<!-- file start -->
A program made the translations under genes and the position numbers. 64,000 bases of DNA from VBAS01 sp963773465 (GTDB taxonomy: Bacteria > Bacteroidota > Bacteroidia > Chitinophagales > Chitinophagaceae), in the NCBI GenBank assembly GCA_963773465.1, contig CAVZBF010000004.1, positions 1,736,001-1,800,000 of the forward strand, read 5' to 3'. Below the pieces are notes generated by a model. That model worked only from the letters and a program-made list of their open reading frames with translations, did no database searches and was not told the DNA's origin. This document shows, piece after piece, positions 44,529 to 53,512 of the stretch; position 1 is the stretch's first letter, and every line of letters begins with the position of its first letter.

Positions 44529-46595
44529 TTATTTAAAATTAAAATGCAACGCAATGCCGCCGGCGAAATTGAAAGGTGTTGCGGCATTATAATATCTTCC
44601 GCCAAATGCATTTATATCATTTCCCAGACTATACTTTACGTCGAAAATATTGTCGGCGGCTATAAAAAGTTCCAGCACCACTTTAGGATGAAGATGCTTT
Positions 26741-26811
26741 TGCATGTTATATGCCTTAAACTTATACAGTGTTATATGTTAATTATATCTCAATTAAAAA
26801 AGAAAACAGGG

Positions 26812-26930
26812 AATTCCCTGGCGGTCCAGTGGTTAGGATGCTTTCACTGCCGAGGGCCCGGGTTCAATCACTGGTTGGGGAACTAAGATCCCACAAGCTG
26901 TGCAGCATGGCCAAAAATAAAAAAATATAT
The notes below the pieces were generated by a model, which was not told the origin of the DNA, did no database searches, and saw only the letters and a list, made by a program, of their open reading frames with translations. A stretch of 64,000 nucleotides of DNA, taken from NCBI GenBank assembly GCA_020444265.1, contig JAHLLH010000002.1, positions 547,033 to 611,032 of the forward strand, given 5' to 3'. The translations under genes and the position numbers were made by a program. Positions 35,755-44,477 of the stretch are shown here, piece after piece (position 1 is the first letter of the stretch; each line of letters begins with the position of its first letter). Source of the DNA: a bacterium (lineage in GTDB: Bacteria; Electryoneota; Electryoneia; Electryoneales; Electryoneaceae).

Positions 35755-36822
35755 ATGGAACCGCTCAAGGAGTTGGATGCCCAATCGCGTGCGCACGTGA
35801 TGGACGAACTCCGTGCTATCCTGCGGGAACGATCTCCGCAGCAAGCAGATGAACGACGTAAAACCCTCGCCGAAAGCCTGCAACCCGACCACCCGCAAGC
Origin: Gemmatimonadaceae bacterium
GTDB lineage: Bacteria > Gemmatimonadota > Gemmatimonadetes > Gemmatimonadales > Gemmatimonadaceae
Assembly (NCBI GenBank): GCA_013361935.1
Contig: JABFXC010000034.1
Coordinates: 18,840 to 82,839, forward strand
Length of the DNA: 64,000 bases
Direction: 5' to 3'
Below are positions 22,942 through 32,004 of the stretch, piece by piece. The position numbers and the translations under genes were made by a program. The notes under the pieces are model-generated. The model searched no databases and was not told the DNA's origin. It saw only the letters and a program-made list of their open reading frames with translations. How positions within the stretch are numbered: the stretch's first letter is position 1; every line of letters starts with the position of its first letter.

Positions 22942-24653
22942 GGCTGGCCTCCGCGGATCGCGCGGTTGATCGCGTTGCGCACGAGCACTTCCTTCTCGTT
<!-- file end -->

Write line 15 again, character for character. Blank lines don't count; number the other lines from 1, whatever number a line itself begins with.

Origin: Gemmatimonadaceae bacterium